Worship and Offerings
Scripture reading for February 2nd: Leviticus 1-3
Do you like spinach? What about brussel sprouts? How about Leviticus? It has lots of strange offerings and laws written in it. Much of it is foreign to our culture and our way of thinking and it’s sometimes hard to see how it is relevant to our lives today. But as spinach and brussel sprouts contain essential nutrients for our body’s growth and maintenance, so Leviticus contains some spiritual truths that can nourish our souls!
Leviticus was written by Moses as instructions for the Levites who would serve the Lord in the tabernacle. They were chosen by God to do the job of caring for the tabernacle and helping the Israelites with worship and prayer. Moses and Aaron were Levites. This book details what was required for those who served and how a sinful people must approach God in order to have fellowship with Him.
There were three voluntary offerings that could be brought by an Israelite in order to approach God. The first was the burnt offering which was to be an animal from the flock or herd. This animal must be perfect and must be slaughtered at the door of the Tent of Meeting. The sons of Aaron were to take blood and sprinkle it on the altar and then arrange the wood and the pieces of the animal on the altar to be burned. (Leviticus 1:3-8) All of it was to be burned as an offering to the Lord.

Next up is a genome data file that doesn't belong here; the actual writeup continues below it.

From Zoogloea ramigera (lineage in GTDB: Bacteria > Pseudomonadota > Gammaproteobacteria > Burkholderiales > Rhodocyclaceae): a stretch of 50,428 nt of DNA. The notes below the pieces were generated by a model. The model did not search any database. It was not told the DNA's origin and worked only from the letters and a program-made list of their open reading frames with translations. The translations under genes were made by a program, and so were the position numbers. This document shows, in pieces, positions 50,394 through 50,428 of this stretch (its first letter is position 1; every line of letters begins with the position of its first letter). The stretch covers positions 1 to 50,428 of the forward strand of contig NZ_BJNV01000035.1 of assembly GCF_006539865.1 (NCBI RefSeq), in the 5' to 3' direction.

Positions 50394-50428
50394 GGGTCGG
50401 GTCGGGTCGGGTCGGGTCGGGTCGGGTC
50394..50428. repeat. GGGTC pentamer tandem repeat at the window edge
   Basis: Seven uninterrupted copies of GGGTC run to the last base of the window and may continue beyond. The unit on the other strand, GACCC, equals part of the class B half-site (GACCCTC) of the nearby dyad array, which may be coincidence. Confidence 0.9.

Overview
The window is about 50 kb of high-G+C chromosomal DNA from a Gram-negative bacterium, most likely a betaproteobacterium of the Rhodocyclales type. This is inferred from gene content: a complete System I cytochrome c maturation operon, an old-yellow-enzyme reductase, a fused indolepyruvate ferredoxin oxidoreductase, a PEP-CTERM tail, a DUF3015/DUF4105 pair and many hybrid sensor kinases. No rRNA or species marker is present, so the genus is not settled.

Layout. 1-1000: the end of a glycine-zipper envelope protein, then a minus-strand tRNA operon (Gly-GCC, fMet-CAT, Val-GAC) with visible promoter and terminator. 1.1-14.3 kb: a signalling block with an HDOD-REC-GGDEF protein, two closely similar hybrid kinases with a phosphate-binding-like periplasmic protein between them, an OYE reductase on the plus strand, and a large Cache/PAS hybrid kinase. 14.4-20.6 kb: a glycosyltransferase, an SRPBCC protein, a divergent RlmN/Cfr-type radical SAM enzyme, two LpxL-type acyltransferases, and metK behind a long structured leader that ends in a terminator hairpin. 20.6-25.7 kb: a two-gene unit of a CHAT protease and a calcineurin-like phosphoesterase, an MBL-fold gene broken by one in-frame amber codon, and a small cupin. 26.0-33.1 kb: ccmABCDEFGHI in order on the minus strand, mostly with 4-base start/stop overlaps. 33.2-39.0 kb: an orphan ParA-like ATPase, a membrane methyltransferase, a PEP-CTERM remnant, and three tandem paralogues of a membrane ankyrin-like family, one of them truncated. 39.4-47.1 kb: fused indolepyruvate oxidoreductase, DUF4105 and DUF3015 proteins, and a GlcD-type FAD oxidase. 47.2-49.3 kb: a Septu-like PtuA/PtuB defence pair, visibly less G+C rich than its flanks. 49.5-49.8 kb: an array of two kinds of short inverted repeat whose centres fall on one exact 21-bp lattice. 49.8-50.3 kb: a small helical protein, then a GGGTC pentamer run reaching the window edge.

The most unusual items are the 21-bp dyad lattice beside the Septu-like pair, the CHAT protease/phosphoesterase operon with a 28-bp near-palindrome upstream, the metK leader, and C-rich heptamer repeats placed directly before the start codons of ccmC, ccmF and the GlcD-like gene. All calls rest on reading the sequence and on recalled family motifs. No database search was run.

The second offering was the grain offering. It was to be offered with oil and incense and burned on the altar before the Lord by the priests. It must be without any yeast or honey and was seasoned with salt. (Leviticus 2:11-13) The third offering was the fellowship offering. This offering was for anyone who just wanted to have fellowship with the Lord. This was to be an animal without defect, offered in sacrifice. Here the fat, kidneys, and choice parts were burned and then some of the meat could be eaten in God’s presence in fellowship with Him.
God desires fellowship with each of His people. We can now approach God through Christ’s blood, which was the final offering needed for us. (Hebrews 10:19-23) He is pictured in each of these voluntary offerings as giving his blood (burnt offering) and body (meal offering) so that we might have fellowship with God.